Watching old films brings back memories of a simpler time; when the world wasn’t clamoring the latest i-Thing or clutching a cellphone to its collective breast, sunk in a glowing stupor.
But just how different would these movies be if today’s innovations infiltrated their plot? Here are just a few timeless classics, reframed with the addition of contemporary “smart” technology.
Now put down your phone and pay attention.
An Affair to Remember (1957)
An Affair to Remember is quite a love story. It stars Cary Grant, as Nicki, and Deborah Kerr, as Terry. The two meet and fall in love on a cruise ship, even though they’re promised to other people. Despite that, though, they plan to leave their old lives and promise to meet in six months to be married.
Along the way, Terry is in an accident and becomes paralyzed. She refuses to tell Nicki that that’s the reason she never met him that day. A quick Google search of Terry’s name would have pulled up local news reports about her accident. Or, through Facebook, he would have seen all her friends posting, “get well soon” on her wall.
It could have saved him the heartache of thinking he had been stood up.
In the Alfred Hitchcock movie, Psycho, Norman Bates, played by Anthony Perkins, is a murderous psychopath with an unhealthy obsession with his mother. If only Marion (Janet Leigh) had known what she was getting herself into.
Something as simple as a Yelp review could have told her to keep on driving. Reviews for The Bates Motel probably would’ve read something like:
“Creepy manager. Obsessed with taxidermy. I felt like I was constantly being watched. And the worst part: no wifi.”
Home Alone (1990)
Macaulay Culkin plays the young Kevin McCallister, a boy who is accidentally left home alone when his family goes to Paris for Christmas. While Kevin enjoys his solitude, his family desperately tries to get home to make sure he’s alright. Of course, the best part of the movie is all the ingenious traps he sets for the persistent burglars, Harry (Joe Pesci) and Marv (Daniel Stern).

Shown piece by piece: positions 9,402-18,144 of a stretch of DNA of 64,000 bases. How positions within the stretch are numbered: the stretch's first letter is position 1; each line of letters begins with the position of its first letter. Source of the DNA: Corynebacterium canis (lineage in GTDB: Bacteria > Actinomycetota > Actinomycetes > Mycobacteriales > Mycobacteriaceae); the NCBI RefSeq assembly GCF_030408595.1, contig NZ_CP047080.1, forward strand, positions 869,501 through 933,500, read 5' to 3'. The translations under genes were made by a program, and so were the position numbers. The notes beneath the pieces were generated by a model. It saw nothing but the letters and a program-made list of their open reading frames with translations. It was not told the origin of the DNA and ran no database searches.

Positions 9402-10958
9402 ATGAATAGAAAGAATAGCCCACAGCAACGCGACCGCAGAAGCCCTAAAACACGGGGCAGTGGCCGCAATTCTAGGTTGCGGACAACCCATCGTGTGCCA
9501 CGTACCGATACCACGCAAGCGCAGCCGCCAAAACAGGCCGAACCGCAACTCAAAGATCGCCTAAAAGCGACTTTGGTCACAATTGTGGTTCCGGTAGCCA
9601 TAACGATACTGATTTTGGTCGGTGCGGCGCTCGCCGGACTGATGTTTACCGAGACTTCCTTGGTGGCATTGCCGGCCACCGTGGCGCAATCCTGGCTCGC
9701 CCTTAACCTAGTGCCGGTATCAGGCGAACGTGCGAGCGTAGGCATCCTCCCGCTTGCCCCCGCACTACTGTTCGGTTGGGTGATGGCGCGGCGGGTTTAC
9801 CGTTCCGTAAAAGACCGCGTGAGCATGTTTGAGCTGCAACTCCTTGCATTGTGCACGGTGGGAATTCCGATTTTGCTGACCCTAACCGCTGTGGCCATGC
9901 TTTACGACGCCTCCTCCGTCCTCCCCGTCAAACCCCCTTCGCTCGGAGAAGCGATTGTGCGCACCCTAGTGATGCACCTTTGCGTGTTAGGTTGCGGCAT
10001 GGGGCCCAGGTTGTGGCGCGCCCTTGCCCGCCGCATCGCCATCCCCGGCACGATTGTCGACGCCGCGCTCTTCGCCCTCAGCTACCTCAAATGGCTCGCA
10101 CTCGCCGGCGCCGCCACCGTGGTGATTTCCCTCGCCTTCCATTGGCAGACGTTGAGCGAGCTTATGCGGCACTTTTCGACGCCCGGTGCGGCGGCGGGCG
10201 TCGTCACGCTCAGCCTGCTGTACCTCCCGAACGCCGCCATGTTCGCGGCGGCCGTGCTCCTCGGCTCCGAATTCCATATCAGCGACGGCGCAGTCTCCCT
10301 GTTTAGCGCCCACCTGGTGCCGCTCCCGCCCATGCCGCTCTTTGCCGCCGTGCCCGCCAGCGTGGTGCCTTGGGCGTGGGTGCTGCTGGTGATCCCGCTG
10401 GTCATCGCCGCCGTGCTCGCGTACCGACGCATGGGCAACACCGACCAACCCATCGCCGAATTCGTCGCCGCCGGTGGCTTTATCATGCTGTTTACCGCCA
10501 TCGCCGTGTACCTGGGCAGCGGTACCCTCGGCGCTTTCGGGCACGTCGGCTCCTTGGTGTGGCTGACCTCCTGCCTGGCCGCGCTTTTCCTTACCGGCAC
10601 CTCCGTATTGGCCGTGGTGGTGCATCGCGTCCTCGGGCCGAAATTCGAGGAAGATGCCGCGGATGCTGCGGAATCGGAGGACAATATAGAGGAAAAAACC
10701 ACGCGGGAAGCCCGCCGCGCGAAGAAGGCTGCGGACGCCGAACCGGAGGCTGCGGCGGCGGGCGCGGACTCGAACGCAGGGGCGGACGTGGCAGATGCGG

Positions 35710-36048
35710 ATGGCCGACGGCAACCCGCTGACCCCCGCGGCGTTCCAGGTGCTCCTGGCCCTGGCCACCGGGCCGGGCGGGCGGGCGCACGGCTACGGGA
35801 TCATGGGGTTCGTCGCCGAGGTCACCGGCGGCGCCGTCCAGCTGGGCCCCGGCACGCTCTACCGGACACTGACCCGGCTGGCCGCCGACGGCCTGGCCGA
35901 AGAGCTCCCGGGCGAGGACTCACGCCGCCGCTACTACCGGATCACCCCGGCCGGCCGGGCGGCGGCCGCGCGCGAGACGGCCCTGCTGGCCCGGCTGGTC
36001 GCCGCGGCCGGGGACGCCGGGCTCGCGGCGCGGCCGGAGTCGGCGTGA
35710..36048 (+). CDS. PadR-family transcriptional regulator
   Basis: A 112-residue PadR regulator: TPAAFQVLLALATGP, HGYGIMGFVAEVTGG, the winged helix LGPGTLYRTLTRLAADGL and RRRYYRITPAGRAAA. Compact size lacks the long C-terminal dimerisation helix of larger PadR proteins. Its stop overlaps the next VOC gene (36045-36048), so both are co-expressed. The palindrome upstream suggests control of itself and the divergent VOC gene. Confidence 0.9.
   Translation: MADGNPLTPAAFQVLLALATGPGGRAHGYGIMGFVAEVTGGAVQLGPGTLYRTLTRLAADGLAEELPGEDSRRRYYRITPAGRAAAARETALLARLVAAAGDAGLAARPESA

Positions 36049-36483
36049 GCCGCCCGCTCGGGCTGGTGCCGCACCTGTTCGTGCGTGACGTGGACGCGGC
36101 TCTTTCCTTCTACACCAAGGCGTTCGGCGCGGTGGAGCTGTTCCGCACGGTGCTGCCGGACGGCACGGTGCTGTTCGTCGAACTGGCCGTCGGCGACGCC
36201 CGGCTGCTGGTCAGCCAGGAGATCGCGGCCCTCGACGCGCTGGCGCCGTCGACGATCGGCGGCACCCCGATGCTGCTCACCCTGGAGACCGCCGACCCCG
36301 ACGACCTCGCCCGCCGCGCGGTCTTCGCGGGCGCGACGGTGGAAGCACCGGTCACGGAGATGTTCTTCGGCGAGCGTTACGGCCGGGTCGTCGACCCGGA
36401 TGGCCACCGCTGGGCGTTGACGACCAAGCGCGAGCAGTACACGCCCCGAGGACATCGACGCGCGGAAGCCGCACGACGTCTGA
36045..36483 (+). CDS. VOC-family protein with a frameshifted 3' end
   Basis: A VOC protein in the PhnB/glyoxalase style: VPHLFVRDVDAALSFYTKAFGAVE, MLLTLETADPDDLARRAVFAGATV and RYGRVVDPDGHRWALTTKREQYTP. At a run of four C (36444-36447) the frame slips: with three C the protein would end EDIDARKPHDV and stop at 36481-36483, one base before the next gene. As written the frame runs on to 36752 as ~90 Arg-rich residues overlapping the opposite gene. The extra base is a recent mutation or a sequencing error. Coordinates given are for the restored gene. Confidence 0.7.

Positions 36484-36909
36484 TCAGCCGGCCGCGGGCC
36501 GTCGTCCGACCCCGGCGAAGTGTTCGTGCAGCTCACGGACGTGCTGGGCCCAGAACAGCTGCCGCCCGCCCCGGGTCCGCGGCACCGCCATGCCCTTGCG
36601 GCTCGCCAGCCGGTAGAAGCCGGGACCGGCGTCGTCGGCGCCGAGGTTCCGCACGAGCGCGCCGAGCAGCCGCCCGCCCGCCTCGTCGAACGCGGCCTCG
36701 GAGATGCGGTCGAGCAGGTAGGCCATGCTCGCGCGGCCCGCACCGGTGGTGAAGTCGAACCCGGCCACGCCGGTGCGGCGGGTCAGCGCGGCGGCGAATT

However, it could have all been avoided if Kevin’s parents only had smartphones, Skype and a good security system. Nowadays, you can monitor almost anything from your phone, even when you’re away.
His parents could have seen what Kevin was up to and called the police when needed, if they would have even forgotten him in the first place.
The Sixth Sense (1999)
In the The Sixth Sense, Cole (Haley Joel Osmont) confesses he can see dead people. Dr. Crowe, played by Bruce Willis, suggests he try to assist them with their unfinished business. Extremely reluctant at first, Cole agrees and the two go on to help a little dead girl share the truth about her death. Meanwhile, Crowe’s wife is extremely distant.
Perhaps if young Cole had an iPhone, like so many his age do now, he could have snapped a selfie with Crowe, enabling him to learn the truth sooner. Cole’s mother might also have believed his gift with a few pictures as well.
Harold and Kumar Go to White Castle (2004)
Harold and Kumar Go to White Castle is a simple, straight forward, movie. Two high guys, Harold (John Cho) and Kumar (Kal Penn) just want to eat hamburgers at White Castle. A simple goal made impossible by countless things: restaurant relocation, a rabid raccoon, and various other random things, poor directions included.
All they needed to reach their goal was a GPS – heck Siri could have easily given them simple directions and a picture to follow to get to their ultimate destination.
These are just a few classic films that could have turned out a lot differently had the characters been able to utilize the latest in modern technology. If there’s anything these movies teach us, its patience. Because with or without the latest handy tech devices, there’s no way to predict how the future will turn out.Share
About Brandon Engel
Brandon Engel is a Chicago based blogger with a keen interest in film - especially cult horror, vintage exploitation, and experimental animation. He also has a cat that he occasionally dresses up in costumes. Follow his misadventures on Twitter: @BrandonEngel2
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